Third: private universities:

The naming of private universities on these universities is a mistake in the definition. The correct thing is that the private universities donate to establish the wealthy, provided that they do not have a role in administration or scientific orientation or reap any profits from them. As for what is happening in Egypt, it is the government that establishes these universities from state funds. The correct name, then, is government universities with fees. These universities will cause similar disadvantages to those caused by private universities, as they will also contribute to the depletion of faculty members and more class polarization. For example, studying a group of medical sciences in it requires paying approximately 100,000 pounds, and in engineering fields, 70,000 pounds annually. Who can pay those sums except for those with high incomes ?! Private universities and private universities do not care and do not establish colleges of basic sciences, even though they are the foundations for future sciences, scientific renaissance and the knowledge economy.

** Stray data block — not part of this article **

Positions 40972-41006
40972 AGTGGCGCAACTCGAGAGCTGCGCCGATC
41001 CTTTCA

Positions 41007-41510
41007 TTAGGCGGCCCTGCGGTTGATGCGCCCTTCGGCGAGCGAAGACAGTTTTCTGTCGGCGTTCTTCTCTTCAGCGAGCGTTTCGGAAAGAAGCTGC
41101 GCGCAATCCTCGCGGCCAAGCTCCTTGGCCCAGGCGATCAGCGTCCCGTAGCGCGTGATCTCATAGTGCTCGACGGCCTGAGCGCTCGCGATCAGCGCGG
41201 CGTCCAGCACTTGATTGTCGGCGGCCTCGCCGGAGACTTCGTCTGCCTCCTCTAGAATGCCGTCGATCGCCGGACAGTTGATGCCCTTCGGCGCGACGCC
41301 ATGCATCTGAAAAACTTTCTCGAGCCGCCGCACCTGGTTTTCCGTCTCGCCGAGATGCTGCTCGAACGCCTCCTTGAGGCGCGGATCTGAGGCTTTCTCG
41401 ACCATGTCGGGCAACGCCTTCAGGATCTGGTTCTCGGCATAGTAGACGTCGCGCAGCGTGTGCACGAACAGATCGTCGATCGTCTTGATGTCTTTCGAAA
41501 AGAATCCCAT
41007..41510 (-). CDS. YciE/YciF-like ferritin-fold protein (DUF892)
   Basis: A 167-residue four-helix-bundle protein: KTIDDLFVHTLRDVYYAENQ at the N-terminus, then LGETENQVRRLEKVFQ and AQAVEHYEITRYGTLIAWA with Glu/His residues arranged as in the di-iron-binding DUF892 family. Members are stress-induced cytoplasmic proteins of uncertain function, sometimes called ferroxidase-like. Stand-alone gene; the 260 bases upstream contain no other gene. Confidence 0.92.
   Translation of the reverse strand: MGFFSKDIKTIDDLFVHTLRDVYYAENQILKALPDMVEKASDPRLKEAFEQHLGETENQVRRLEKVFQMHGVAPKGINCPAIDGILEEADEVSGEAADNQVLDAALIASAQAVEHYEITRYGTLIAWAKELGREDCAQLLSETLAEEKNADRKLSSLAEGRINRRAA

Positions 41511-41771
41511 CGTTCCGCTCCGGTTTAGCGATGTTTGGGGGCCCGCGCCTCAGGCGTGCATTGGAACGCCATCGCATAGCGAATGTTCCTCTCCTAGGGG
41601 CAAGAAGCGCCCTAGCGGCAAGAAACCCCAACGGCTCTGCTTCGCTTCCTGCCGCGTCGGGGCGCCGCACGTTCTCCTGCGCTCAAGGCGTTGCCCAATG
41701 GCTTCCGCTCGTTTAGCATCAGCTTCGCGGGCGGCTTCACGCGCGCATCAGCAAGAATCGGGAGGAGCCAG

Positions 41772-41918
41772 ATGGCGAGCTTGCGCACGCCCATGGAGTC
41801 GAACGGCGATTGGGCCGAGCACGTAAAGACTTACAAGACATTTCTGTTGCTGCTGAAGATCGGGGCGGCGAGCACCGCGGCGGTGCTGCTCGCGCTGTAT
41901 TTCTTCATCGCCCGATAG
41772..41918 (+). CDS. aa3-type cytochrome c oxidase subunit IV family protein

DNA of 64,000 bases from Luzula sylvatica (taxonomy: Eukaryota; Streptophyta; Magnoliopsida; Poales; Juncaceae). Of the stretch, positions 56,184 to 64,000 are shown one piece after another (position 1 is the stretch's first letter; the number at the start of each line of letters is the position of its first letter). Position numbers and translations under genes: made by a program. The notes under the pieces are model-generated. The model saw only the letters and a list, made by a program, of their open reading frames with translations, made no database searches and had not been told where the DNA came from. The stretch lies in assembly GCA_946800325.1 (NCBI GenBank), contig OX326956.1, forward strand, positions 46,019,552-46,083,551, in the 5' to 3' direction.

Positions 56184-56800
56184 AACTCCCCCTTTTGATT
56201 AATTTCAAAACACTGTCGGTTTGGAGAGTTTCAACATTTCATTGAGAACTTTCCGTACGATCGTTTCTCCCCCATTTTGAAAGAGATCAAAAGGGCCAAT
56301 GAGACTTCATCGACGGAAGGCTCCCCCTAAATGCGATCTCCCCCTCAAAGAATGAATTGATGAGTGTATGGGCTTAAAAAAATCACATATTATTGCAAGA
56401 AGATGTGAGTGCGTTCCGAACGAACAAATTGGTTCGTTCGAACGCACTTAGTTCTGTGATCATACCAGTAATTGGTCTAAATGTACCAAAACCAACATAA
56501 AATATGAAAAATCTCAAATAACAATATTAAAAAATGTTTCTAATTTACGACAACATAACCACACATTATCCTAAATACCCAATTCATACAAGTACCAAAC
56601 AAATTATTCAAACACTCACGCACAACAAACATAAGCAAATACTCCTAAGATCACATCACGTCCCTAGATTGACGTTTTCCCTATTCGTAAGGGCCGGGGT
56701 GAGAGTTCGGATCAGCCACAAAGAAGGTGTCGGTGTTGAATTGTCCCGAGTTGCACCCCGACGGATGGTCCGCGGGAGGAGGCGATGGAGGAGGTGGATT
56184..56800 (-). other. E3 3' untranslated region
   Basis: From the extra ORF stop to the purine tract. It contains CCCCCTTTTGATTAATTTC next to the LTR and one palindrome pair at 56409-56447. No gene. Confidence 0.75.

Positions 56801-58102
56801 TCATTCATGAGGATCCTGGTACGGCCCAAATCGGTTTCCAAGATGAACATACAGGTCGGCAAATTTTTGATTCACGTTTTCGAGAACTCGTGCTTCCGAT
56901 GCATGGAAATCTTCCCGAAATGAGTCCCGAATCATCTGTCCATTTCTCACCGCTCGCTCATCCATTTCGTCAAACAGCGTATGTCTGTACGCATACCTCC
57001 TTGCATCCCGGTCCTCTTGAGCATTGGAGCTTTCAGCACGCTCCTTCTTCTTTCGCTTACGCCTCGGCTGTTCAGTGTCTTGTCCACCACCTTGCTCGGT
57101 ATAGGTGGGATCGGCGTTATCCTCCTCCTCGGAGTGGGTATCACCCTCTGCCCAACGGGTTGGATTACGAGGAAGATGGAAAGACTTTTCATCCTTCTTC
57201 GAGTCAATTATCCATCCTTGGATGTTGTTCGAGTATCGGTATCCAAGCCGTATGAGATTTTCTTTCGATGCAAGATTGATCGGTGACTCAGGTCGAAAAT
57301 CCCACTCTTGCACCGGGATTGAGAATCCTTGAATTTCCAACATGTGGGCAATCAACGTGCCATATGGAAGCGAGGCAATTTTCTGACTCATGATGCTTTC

Certainly, if the funds needed to establish them were spent on public universities, the result would have been a definite surge in performance, in terms of quantity and quality, provided that the university law was changed.

Finally, it must be emphasized that the problems of education in Egypt are intertwined, old and accumulated .. No one person, regardless of his knowledge, can undertake the task of facing these problems alone, and history proves that, so every minister has his own project and whoever comes after him does not abide by it and present a new project That is the characteristic of technocratic ministers. Therefore, the Senior Scholars Advisory Board presented a draft for decision-makers on the necessity to establish an Education Commission to set policies for developing education in all its stages, oversee the quality of implementation, and work on the periodic development of curricula, evaluation methods and other elements of the educational process, provided that the competent minister is held accountable for implementing those policies within a specific time frame .